Jumbo Offor was sworn in as a Justice of the Federal republic of Nigeria in the Appeal Court later than she was supposed to be. She was dramatically denied the well-deserved position on November 5th, 2012 albeit temporarily for no fault of hers.
This unpalatable dish served on a bonafide Abian was and is still reverberating through the Bar, Bench and political platforms of Abia. The shock and tremors that nearly led to a social earthquake was handled with exemplary equanimity by the Governor Sir T. A. Orji who calmed Abians to emulate him in his traditional and unquenchable belief in the court and Justice system of Abia and Nigeria.
If you need any reminder, Chief T. A. Orji was clamped into detention for a bailable offence he did not commit. All efforts seemed abortive and he had to be out of reach in a day the highest electoral body and the generality of Abians declared him fit to vote and be voted for.
The fact that he created a new record in electoral history of Nigeria that beats all imaginations surpassing the oddities and hazards of our colonial emancipation did not change the minds of his detainers is a case waiting to be investigated. At a point when hopes waned and truthful hearts dejected for the abject travesty, hope came proving Chief Jerry Obafemi Awolowo right that the darkest part of the night gives way to a pleasant dawn. To spare you the shock and anxiety of suspense, T. A. was released in the wee hours of his inauguration day on May 29, 2012. These are facts and that is the stuff that history is made of.
Sir T. A. Orji is an unshakable adherent of the courts ability to dispense justice no matter how long it takes, consequently when an election tribunal declared his seat vacant, he went back to court in a long and twisty appeal that dragged on for some time in Port Harcourt, Rivers State.
Some people suggested so many approaches and strategies as a way out for the Jombo Offor puzzle, most bothering on anarchic plots but T. A. calmed and comforted Abians like he did in the past during his trial, urging most of his supporters who wept more than the bereaved to sheath their daggers as he had infinite believe in the courts. According to the Governor “I have no doubt in my mind that the CJN who is highly respected as the first female judge to occupy the exalted position will swear in Justice Jombo Offor who is also an erudite Judge and a great Ambassador of Abia State”.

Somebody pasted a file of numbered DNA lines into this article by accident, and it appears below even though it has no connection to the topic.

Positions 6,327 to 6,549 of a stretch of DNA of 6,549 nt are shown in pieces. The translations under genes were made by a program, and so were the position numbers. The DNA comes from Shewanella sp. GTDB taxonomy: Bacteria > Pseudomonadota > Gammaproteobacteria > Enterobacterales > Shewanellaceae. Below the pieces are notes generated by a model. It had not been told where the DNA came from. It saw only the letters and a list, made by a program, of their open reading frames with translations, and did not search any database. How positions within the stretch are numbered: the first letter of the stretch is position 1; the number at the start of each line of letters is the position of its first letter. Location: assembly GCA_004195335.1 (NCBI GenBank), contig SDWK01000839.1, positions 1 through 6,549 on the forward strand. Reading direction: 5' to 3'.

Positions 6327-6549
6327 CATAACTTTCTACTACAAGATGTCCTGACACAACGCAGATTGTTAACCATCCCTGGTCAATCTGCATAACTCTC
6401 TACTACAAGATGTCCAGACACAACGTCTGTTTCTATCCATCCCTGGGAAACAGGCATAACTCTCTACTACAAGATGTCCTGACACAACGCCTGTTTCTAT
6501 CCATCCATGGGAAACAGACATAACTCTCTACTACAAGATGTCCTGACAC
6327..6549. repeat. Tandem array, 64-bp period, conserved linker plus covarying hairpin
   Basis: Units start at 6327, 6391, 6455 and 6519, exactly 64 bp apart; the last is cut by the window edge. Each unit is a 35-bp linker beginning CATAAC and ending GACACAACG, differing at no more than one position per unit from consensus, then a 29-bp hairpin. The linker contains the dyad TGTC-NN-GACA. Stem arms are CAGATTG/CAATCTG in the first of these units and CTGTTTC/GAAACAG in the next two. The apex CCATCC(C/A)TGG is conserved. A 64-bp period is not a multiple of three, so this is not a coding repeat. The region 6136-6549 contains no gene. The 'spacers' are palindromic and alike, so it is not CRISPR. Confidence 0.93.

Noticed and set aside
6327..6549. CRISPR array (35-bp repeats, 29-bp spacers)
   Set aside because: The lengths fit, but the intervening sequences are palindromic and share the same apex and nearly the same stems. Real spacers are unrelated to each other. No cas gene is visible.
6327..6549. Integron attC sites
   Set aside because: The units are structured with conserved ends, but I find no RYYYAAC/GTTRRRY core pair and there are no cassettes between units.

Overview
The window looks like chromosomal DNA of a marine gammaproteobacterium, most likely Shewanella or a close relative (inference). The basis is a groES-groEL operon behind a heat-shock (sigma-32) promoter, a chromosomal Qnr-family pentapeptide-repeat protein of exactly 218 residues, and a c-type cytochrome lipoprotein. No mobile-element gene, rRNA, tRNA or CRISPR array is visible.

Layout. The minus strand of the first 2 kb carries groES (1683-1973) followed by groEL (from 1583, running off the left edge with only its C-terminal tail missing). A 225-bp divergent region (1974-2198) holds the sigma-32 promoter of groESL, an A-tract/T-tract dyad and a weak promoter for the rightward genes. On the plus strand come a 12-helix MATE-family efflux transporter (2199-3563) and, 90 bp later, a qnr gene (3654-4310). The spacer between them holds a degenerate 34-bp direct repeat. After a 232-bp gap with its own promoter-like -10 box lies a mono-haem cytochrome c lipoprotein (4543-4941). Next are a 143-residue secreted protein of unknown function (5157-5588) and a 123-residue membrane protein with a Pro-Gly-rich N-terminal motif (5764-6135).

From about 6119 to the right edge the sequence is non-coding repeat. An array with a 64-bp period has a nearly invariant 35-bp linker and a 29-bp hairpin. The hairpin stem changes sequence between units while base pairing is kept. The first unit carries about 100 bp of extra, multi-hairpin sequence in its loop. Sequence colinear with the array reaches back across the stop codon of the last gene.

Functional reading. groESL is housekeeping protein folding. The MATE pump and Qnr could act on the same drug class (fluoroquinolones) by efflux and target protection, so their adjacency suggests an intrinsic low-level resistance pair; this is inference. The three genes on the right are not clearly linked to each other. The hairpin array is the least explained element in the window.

As emboweled in the Holy writ that faith can move mountains and change fates, Offor has taken her place in the Appeal Court of the Federal Republic of Nigeria.
Today, Justice Ifeoma Jumbo Offor has been sworn in but some questions are begging for answers, especially from feisty female and feminist groups with glaring evidence that Offor is an Abian of good standing buoyed by the constitutional provision and practice that indigeneship of a female can be altered by marriage. It is equally enshrined in our hallowed constitution of 1999, section 42 that there should be no discrimination of a Nigerian based on sex, religion or geographical location. Why then was she not sworn in?
What happens to her progression as a civil servant? Would the dates of swearing in not affect the nominal role giving an edge to her colleagues in terms of other opportunities?
Diverse sources have alleged that during this embarrassing standoff by the authorities, there was no formal correspondence or publication stating her shortfall if any.
At a point when we are trying to bridge the yawning and embarrassing gender gap, why was Jombo denied this Jumbo place in the Justice system which has through many publications and showings boasted fairness and forthrightness. The words of late Martin Luther king Jr can not be more emphasized elsewhere than the present scenario as he said, ‘injustice any where is a threat to justice every where.’
Had it been during the military era, the khaki boys would have drawn quanta of flak for this anomaly, so why do civilians, especially the justice system that seem to be the last hope of the oppressed be involved in such without explanation, apology or confession if it was not a well hatched idea to embarrass Abia State and shortchange our striving sisters.
Evident from the way Nigerians from all walks of life spoke out against it, an explanation, at worst, an apology can sooth some frayed nerves. We all know that to err is human. A procedure of delayed Justice has been enacted possibly unconsciously; all efforts should be made to deter a repeat performance. According to Leo Tolstoy, ‘it is far more honorable to admit one’s mistake than to let matters proceed to the irrevocable.